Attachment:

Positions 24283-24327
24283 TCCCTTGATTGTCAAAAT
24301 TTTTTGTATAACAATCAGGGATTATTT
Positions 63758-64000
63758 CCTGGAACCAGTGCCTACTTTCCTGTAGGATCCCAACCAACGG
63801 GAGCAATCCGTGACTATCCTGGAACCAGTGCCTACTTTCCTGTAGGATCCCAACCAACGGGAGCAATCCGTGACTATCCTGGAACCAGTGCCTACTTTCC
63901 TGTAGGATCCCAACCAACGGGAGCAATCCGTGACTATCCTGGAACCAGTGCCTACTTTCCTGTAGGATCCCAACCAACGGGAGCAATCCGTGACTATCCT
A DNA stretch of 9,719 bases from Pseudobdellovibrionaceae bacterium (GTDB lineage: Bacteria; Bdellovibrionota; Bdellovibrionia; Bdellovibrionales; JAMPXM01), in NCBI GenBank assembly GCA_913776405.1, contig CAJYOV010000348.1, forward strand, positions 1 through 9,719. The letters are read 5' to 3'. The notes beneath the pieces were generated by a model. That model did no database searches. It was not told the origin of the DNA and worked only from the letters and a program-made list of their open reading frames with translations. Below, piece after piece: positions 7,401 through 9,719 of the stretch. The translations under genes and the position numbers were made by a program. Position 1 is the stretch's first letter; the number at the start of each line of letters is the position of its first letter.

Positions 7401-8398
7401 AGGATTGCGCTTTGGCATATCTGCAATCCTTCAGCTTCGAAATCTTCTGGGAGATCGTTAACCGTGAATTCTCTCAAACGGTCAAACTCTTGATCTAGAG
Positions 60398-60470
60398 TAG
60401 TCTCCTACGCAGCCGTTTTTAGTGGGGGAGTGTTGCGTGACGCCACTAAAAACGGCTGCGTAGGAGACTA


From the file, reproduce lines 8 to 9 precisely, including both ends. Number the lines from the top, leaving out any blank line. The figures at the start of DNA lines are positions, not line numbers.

A DNA stretch of 9,719 bases from Pseudobdellovibrionaceae bacterium (GTDB lineage: Bacteria; Bdellovibrionota; Bdellovibrionia; Bdellovibrionales; JAMPXM01), in NCBI GenBank assembly GCA_913776405.1, contig CAJYOV010000348.1, forward strand, positions 1 through 9,719. The letters are read 5' to 3'. The notes beneath the pieces were generated by a model. That model did no database searches. It was not told the origin of the DNA and worked only from the letters and a program-made list of their open reading frames with translations. Below, piece after piece: positions 7,401 through 9,719 of the stretch. The translations under genes and the position numbers were made by a program. Position 1 is the stretch's first letter; the number at the start of each line of letters is the position of its first letter.

Positions 7401-8398